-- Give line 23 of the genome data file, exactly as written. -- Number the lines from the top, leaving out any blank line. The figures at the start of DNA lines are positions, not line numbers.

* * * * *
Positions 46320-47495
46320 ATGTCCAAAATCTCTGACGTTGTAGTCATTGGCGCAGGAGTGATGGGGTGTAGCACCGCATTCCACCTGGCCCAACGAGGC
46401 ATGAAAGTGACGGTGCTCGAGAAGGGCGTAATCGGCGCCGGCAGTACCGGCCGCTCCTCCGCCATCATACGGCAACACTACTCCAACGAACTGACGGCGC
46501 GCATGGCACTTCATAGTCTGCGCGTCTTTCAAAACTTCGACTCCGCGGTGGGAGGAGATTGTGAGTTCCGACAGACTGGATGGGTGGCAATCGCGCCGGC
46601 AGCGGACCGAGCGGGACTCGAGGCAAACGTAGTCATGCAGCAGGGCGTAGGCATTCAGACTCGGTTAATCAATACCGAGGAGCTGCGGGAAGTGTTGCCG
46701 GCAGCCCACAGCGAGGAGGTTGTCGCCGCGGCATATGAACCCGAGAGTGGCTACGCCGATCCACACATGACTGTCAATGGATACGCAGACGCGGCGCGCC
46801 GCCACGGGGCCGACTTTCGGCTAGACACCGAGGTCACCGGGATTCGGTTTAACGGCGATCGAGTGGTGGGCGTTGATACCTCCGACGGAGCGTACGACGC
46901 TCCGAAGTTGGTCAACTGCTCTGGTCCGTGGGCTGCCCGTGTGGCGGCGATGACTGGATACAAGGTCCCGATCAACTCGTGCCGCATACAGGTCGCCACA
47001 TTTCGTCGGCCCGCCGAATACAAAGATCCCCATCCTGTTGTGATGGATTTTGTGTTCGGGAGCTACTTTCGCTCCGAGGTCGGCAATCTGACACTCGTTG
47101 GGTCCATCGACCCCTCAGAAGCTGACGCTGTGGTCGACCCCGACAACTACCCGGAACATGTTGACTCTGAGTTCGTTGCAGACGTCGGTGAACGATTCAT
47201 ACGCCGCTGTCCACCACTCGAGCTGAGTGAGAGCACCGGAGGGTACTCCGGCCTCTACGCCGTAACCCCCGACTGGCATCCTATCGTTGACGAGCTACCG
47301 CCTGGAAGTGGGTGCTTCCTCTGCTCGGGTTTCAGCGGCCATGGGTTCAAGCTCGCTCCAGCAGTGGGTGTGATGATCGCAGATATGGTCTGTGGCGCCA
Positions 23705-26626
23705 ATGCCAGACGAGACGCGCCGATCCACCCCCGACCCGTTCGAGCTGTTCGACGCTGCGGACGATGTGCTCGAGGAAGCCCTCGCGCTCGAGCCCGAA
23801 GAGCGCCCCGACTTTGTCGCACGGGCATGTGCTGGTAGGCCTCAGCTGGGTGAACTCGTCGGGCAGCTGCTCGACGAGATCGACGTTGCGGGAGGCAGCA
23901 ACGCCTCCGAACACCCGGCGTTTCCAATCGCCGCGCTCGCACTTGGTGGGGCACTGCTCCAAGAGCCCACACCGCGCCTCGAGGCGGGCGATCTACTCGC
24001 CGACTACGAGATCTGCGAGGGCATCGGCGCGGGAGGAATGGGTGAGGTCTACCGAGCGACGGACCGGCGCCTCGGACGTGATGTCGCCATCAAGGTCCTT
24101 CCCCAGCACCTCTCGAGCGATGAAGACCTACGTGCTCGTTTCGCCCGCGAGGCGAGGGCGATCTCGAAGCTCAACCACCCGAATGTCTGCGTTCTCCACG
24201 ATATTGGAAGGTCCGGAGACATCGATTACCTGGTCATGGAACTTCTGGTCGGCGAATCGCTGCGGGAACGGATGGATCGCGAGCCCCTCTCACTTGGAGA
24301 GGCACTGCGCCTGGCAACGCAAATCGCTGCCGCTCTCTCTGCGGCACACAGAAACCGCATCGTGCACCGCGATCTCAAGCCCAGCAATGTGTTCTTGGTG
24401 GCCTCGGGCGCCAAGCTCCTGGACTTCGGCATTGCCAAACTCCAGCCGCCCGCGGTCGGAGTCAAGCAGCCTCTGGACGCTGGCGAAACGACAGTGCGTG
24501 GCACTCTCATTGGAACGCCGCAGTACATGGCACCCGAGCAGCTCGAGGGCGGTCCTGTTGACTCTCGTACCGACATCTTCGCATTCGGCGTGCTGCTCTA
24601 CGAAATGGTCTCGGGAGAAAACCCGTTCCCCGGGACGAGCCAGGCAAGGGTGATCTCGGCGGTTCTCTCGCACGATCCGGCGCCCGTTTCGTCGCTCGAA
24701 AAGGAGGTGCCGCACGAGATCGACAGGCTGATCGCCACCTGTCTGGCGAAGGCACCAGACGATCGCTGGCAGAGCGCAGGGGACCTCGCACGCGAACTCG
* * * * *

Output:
24601 CGAAATGGTCTCGGGAGAAAACCCGTTCCCCGGGACGAGCCAGGCAAGGGTGATCTCGGCGGTTCTCTCGCACGATCCGGCGCCCGTTTCGTCGCTCGAA